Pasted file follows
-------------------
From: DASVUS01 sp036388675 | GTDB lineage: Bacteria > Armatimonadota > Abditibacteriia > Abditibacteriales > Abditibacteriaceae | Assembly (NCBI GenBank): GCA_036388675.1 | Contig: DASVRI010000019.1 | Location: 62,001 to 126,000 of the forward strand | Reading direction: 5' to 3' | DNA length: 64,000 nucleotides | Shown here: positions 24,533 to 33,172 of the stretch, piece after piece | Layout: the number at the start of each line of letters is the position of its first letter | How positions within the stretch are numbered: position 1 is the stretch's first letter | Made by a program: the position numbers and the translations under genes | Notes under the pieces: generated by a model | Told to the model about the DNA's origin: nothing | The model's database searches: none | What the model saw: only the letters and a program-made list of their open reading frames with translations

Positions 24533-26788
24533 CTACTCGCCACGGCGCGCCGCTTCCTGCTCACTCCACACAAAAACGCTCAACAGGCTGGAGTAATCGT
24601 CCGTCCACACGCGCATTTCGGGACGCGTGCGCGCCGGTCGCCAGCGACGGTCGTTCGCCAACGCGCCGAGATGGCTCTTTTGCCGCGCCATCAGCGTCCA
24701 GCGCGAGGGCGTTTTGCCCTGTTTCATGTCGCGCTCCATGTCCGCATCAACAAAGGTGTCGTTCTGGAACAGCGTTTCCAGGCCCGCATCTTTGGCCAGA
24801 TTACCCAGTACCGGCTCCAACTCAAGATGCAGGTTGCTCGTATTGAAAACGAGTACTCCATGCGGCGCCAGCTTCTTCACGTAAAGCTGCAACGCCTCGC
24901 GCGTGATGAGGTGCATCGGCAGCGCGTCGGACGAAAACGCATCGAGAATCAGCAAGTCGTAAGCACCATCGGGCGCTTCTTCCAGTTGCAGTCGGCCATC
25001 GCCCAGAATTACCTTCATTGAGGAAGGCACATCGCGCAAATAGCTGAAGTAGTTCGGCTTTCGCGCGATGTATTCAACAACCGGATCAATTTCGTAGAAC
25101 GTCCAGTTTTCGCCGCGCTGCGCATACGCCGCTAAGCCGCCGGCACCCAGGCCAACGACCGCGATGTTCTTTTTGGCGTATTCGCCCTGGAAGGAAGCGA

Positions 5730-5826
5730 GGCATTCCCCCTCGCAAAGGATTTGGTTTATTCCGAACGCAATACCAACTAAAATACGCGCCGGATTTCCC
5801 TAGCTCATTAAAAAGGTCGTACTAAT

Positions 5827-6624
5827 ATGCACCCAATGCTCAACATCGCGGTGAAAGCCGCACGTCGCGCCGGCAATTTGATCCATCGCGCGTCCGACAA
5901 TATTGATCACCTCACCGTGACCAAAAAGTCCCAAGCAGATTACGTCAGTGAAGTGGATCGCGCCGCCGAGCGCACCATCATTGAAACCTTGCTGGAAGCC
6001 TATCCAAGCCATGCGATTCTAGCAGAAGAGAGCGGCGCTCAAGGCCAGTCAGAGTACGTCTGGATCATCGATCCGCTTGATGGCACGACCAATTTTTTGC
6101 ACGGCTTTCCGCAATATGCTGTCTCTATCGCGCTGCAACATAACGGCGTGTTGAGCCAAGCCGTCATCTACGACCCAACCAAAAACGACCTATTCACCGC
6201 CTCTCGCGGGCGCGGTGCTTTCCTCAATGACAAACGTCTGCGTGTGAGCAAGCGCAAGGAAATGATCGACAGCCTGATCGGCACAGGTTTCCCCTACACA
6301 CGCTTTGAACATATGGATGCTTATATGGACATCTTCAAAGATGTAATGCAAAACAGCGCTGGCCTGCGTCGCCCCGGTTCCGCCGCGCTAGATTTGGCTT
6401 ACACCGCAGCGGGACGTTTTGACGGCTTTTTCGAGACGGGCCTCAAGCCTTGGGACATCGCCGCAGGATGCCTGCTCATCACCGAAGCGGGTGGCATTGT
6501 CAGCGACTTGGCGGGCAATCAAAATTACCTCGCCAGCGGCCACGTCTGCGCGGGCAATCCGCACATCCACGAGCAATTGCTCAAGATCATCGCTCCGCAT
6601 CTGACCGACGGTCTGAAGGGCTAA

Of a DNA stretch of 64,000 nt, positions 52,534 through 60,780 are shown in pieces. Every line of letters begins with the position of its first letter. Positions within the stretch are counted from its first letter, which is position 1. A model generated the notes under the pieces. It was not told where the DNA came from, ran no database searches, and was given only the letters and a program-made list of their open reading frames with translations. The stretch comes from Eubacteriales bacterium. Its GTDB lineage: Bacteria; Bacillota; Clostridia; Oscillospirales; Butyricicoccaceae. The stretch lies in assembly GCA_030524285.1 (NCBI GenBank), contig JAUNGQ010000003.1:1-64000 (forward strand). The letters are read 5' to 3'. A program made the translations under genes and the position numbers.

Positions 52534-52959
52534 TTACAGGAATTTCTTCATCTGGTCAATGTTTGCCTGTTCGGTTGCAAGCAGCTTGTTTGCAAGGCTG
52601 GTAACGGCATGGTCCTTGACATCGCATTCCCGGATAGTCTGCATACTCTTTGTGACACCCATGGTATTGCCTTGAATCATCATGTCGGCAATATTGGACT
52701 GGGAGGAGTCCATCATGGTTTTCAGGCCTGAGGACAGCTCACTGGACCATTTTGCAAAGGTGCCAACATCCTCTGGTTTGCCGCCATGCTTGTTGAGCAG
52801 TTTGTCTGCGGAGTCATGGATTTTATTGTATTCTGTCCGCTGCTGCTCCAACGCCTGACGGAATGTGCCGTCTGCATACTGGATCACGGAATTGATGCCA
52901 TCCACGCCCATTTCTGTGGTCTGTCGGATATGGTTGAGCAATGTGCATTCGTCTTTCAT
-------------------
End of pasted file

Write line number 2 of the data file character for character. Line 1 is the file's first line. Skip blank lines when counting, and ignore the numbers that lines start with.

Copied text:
Positions 24533-26788